The Festivity of the JustBy John Cuddeback for FRONT PORCH REPUBLIC
“Men whose justice is straight know neither hunger nor ruin, but amid feasts enjoy the yield of their labors.”
Hesiod, Works and Days
Festivity. The word brings longing to the heart; we find ourselves wondering where it can be found. In describing a flourishing society Hesiod points especially to the festivity of the just.
Festivity is one of the three Greek ‘Graces,’ along with Splendor and Joy. Hesiod associates each of these with those who are just and law-abiding. Not only does justice set humans apart from the rest of the animal world, it is the source of blessing and only true happiness.
Does Hesiod think that the unjust really can’t have feasts? Perhaps the operating distinction is between parties and feasts. Only the just can have true festivity. Who are these just? Their justice is called ‘straight’—they bend not to the desire for ill-gotten gains or trivial, passing pleasures. For them work itself is a blessing, ordered not to greed but to household needs and honest living with neighbors.
The unjust may indeed have much stuff, and throw parties that turn heads, fill bellies, and massage egos. But the just have feasts, where they enjoy the yield of their own labors, knowing it to be the fruit of their putting first things first, rendering what is due to God and man. A scarcity of material resources does not dampen the festivity springing from the straightness of justice, a festivity that unites people, rendering a joy that lingers.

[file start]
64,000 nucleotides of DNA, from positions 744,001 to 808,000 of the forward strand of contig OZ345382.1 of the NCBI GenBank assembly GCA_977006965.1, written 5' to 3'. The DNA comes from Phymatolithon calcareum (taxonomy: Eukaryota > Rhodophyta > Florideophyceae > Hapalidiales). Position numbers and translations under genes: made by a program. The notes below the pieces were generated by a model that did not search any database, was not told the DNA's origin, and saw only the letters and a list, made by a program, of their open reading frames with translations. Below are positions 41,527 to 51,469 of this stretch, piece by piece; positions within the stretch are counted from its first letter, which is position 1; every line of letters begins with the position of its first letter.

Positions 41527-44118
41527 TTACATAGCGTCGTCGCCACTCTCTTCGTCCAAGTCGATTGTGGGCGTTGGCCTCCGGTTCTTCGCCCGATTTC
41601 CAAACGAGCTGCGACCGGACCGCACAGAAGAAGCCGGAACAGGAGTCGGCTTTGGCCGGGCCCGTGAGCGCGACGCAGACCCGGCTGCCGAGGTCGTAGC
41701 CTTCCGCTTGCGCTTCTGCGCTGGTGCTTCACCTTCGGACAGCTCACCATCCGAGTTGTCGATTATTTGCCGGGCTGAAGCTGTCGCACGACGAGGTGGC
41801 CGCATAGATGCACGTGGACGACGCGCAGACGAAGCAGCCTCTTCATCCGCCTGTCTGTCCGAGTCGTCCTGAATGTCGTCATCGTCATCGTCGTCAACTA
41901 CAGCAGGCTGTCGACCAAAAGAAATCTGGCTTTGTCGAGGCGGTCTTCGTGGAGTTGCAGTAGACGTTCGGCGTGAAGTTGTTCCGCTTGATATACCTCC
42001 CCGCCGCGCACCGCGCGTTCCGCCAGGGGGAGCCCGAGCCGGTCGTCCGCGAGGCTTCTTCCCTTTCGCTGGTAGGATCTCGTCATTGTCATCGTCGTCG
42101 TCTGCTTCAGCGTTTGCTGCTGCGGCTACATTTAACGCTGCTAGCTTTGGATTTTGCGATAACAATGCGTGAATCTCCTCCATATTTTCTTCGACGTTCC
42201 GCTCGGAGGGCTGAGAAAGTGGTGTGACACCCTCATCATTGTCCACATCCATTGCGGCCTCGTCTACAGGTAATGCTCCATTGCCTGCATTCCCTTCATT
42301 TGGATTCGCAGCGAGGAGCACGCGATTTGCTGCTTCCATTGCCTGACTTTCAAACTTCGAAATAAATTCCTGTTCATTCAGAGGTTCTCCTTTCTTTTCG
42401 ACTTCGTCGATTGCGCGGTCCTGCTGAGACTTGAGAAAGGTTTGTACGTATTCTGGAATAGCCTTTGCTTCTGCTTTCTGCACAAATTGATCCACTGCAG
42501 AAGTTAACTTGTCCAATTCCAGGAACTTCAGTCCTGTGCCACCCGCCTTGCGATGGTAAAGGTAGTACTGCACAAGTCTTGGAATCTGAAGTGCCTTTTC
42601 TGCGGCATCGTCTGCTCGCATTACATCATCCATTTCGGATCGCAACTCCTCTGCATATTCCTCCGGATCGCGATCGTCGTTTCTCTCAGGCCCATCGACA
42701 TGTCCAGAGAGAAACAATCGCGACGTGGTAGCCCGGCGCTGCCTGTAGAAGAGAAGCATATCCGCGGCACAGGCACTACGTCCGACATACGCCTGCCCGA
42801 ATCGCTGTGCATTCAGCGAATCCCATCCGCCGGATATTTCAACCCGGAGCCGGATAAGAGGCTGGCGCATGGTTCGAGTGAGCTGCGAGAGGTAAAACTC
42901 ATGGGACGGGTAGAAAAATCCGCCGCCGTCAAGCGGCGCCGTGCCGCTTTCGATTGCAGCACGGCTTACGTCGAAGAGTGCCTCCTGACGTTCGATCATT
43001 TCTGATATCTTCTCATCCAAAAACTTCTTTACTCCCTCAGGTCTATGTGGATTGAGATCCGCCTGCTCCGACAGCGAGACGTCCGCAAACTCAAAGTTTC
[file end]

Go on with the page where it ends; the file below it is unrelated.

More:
Many seek to satisfy themselves with the products of their work; only the just have feasts where they rejoice in the fruits of their labors.
Hesiod (8th century B.C.) was a Greek contemporary of Homer, and likewise an epic poet. His Works and Days sketches the year-round work on a homestead. It also describes various characteristics of both a troubled time period—Hesiod’s own, and those of a golden age. After three weeks treating the former, this is the second of three Wednesday Quotes devoted to the characteristics of a golden age.
Image: Pieter Bruegel’s The Wedding Dance
Originally posted at Bacon from Acorns